Day after day of life demands we have faith in God. Lots of it. After all, so much of what God promises us is future. And honestly? It seems most of what we live for is a hope that never seems to arrive. God knows that.
Thankfully, the Lord also gives us tangible encouragement here and now to push us along toward that elusive, untouchable future we long for.
Abraham needed that same encouragement, and God gave it to him in an unusual way. He told him to take a walk—and to look around.
We need to take that same walk.
When Life Drains You Dry
A life of faith comes with a life of problems. Abraham had his fill, and even his wealth failed to fix the struggles. In fact, wealth caused them.
At Bethel and Ai, the land couldn’t sustain the flocks of both Abraham and his nephew Lot, so they had to part company. Abe gave Lot first choice of where to go, and of course, Lot took the Jordan Valley—the land that looked the best (Gen. 13:1–12). Abraham got the leftovers.
Sounds much like our lives, right? We sacrifice for others, we acquiesce to their preferences so much, we surrender to their scruples so often—it seems we end up living on the leftovers. The leeches of Proverbs demand of us: “Give, give!” (Prov. 30:15), and soon we feel drained dry of life and vitality. It seems giving is all we do.
We know one day God will fulfill our longings, but the fulfillment of our hope always seems so far way. So intangible. Untouchable. Unreal.
So God steps in and gives us something real to hug until hope shows up.
After Abraham offered the land to the leech, Lot, the Lord encouraged the old man:
The LORD said to Abram, after Lot had separated from him, “Now lift up your eyes and look from the place where you are, northward and southward and eastward and westward; for all the land which you see, I will give it to you and to your descendants forever…. Arise, walk about the land through its length and breadth; for I will give it to you.” (Genesis 13:14–17)
Notice two actions God told Abraham to take:
Look at the land—ALL of it (north, south, east, west). Why look? Because “I will give it to you” (v. 15).
Walk in the land—ALL of it (through its length and breadth). Why walk? Because “I will give it to you” (v. 17).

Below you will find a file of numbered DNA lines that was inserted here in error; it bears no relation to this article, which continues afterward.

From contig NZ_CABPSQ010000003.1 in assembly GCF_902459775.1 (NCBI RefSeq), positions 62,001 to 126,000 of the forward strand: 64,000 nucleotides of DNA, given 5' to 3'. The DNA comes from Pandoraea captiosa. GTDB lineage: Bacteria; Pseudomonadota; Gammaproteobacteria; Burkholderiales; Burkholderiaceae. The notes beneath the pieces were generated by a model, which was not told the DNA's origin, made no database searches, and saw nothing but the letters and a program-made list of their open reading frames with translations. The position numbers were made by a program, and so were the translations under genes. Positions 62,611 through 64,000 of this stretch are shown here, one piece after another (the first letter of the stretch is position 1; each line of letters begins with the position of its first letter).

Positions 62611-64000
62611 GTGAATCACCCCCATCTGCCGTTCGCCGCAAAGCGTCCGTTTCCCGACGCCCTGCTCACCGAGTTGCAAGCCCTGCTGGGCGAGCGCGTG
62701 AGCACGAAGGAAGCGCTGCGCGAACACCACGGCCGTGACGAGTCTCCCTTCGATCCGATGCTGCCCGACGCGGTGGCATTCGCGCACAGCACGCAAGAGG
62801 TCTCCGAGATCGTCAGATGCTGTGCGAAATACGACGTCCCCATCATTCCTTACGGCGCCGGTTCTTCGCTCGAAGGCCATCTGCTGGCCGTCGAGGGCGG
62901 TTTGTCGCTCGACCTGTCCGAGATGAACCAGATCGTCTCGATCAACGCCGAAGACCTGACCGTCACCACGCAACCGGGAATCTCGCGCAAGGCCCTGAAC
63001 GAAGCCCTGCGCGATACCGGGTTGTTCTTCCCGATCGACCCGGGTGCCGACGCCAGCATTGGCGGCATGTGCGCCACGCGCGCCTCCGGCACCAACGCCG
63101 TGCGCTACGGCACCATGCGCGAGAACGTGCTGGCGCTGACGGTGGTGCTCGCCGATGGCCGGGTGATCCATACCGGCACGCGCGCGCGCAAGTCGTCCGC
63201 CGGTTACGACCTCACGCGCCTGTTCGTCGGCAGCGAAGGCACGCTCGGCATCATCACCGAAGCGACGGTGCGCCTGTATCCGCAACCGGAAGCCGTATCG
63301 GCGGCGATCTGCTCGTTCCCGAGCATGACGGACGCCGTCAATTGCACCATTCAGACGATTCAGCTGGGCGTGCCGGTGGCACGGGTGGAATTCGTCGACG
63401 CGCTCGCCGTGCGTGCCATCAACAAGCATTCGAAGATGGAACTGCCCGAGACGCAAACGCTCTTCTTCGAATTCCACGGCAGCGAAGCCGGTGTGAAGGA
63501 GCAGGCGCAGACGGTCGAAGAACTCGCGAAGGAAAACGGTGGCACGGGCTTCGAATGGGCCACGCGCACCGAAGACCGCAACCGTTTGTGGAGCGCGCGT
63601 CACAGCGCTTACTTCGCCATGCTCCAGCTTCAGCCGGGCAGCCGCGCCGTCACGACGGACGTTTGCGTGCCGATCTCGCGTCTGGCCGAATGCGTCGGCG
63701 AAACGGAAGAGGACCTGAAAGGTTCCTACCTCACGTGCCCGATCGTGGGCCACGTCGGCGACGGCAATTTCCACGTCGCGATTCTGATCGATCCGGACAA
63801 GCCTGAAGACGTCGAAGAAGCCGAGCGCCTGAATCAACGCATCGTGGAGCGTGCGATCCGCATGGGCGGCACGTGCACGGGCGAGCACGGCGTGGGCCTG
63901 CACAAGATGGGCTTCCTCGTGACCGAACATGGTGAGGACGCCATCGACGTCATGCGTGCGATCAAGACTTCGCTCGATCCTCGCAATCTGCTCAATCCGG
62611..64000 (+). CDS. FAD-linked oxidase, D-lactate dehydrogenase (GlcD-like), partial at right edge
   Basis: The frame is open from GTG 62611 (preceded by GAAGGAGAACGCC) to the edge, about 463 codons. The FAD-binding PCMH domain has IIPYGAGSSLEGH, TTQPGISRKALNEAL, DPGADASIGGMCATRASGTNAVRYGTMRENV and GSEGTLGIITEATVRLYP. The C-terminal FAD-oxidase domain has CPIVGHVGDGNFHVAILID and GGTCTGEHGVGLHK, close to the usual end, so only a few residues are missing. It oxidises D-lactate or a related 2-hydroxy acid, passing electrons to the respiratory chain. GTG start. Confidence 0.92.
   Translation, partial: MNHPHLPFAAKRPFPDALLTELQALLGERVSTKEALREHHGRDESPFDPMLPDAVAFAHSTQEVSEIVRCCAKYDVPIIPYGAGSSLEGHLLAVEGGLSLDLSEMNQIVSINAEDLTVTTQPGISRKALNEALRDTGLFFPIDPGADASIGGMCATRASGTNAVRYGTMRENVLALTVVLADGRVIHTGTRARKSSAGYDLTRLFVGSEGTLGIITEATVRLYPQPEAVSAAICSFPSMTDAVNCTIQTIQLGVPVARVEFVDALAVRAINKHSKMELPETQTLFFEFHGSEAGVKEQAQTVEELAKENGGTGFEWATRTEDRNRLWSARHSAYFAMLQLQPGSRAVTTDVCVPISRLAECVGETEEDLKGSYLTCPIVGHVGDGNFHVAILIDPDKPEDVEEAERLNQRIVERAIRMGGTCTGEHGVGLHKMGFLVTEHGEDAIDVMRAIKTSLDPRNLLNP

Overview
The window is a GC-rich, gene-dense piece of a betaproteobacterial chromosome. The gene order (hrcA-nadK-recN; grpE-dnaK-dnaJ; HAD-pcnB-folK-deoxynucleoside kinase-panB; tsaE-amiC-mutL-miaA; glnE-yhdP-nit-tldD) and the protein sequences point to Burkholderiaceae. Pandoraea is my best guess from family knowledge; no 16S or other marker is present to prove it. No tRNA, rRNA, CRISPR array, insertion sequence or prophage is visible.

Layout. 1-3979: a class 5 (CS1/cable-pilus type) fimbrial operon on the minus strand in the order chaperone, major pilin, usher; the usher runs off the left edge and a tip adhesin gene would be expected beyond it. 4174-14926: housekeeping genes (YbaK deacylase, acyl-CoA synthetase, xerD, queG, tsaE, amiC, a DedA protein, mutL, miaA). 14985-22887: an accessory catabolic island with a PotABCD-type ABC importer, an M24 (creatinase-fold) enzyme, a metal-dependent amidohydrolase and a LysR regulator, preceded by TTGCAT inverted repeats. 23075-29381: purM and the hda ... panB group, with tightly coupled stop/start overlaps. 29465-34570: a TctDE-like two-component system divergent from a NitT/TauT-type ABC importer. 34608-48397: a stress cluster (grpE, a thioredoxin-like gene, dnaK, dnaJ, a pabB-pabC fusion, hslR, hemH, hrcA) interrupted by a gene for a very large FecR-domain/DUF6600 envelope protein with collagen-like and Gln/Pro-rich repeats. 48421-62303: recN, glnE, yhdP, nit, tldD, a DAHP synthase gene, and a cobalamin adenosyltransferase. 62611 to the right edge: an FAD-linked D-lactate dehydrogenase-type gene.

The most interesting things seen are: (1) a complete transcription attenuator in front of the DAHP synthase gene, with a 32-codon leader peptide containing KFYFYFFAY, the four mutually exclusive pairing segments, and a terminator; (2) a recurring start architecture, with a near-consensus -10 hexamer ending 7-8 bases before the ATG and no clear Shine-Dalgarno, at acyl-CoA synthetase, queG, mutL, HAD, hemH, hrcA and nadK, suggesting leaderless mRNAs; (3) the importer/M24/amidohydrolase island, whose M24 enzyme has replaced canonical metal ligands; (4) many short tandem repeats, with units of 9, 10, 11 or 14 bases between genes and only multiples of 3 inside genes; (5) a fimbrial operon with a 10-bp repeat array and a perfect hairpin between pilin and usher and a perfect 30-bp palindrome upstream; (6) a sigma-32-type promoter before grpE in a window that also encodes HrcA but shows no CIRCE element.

God encouraged Abraham, who had just given away the best part of the land, that one day he would inherit all the land. Seeing that land and walking about in it gave Abraham a real-life connection to promises that could seem intangible. Experiencing the land with all the senses gave him a tactile hope for the promises of God. A hope rooted in reality.
Both the man and the land had the same future.
Putting Legs on Our Hope
God offers hope with more than words on the page. If we’re alert to them, we can see tangible expressions today of our hope tomorrow. God has always done this with His people.
Joseph’s correct interpretation of his cellmates’ dreams encouraged him that his own dreams would come true (Gen. 40).
Nabal’s death at God’s hand encouraged David that King Saul would face the same fate, and David would be king (1 Sam. 25:38; 26:10).
For Abraham, seeing the land and experiencing it firsthand helped put reality to his faith and gave a context for God’s good promise for the future. God did more than make promises to Abe. He also wanted him to see and experience something of that promise here and now to strengthen his faith in the parts yet future.
Real Estate and Real Hope
In a sense, this same experience occurs whenever we visit the Promised Land today. We get to see and walk in the context of God’s promises to Abraham. But we have more events to connect with the land than Abraham did. We have the whole Bible—including Jesus’ promise to come again to reign.
The fulfillment of God’s promises is more than spiritual. It includes the physical. Jesus rose from a physical death in a physical body in order to reign on a physical earth. The same will be true for us.
Our walk with God demands faith, for sure. But the Lord encourages our faith along with real, physical elements that push us on toward a future that feels so far away.
Take a walk. Look around. Seeing and walking the land gives a context for our hope.
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